Anyone who has visited Fethiye and seen the rows of boats on the harbour and marina could be forgiven for experiencing some confusion about the different types there are.
One type of boat in particular that raises a lot of questions is the Gulet.
Fethiye Times is delighted to bring you a 5-part series on everything you need to know about Gulets and Gulet cruises.
This 5-part series was written by Sue Fockner, the Canadian owner of Arkadaslik Yachting. Sue and her Turkish partner host private cruises throughout Turkey and Greece aboard their 22-meter luxury gulet, Arkadaslik.
Part 1 – The History of Gulets
If you’ve spent any time on the Mediterranean coast, you’ve probably seen holidaymakers enjoying cruises. Perhaps you’ve even had the chance to enjoy a cruise yourself. From the smallest fishing boats to the largest cruise liners, they say there’s a boat for every sailor.
The Introduction of Gulets
The distinctive wooden sailing boats popular along the coast of Turkey, Greece and Croatia are commonly referred to as “gulets” [pronounced goo-lets]. Often described as “classic” or “traditional”, these hand-crafted vessels have only been around since the late 1970s. Before then, private cruises were limited to wealthy yacht owners or those willing to forego their creature comforts while voyaging on sponge diving or fishing boats.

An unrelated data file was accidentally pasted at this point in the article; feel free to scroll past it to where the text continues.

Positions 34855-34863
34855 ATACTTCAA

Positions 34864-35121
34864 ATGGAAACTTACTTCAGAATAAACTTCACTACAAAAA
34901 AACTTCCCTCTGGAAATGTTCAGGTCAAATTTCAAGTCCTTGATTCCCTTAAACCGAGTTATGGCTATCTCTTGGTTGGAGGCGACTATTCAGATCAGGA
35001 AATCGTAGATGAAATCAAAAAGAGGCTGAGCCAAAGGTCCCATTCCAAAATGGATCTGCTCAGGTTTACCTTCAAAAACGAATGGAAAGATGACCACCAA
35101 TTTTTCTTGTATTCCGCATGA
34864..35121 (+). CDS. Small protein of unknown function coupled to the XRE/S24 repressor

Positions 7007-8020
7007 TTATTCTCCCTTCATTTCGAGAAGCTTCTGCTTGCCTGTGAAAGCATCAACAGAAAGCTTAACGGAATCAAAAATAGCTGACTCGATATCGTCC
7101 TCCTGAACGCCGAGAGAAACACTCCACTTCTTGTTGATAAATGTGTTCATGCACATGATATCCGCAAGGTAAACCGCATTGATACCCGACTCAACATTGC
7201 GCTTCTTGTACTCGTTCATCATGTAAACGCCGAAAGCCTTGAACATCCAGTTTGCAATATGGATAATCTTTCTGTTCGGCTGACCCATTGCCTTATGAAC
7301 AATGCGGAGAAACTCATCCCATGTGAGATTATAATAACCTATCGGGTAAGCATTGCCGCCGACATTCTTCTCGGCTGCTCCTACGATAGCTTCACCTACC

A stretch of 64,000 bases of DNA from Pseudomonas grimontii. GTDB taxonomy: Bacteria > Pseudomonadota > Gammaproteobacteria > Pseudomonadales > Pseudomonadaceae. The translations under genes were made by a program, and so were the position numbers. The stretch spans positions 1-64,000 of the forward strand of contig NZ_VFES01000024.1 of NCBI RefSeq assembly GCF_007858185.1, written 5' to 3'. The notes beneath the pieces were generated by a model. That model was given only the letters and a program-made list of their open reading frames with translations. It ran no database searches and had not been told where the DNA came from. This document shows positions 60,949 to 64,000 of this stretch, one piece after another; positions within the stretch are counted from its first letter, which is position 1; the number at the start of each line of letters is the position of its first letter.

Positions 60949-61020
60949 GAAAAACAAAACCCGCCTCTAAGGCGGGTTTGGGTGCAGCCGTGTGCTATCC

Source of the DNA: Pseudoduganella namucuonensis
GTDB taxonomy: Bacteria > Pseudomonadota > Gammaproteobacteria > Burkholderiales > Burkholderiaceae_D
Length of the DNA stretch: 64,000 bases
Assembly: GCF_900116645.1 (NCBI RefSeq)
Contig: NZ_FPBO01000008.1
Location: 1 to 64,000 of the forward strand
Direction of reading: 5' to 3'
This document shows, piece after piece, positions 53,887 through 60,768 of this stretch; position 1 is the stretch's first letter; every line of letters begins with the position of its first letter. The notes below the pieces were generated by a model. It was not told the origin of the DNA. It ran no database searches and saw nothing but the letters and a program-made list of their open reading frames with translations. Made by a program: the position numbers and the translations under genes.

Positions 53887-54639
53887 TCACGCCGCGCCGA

As recreational cruising became more popular, ship builders started designing boats specifically for passenger comfort. While the outside of today’s gulets may look like wooden boats from the past, even the most basic vessels feature guest cabins, private toilets and shower facilities, and a host of safety features to keep guests safe and comfortable.
The Anatomy of Gulets
Whether basic or grand, gulets feature two or three masts (although not all have sails) and one or more large diesel engines to propel them through the water. They have a broad beam, low profile and heavily weighted hull, making them stable vessels for cruising – a benefit for passengers who are susceptible to seasickness.
Gulets used for business purposes undergo annual inspection for sea-worthiness and safety. They must be equipped with life rafts, fire detection and fighting equipment, and life-saving equipment. They are also required to have emergency communications equipment on board.
The Continued Evolution of Gulets
Over time, demand for onboard comforts has continued to evolve. Gone are the days of “roughing it” at sea. Standard boats still exist, but most new boats are appointed with air conditioning, wi-fi, and solar electric panels. Some exclusive gulets even boast on-deck Jacuzzis, en-suite bathtubs, and museum-quality artwork adorning their interior walls!
There definitely IS a boat for every sailor!
Are you interested in learning more about gulets and gulet cruises? If you are, please watch for the next instalment in this series where we’ll discuss “Things to Consider BEFORE Booking a Gulet Cruise”.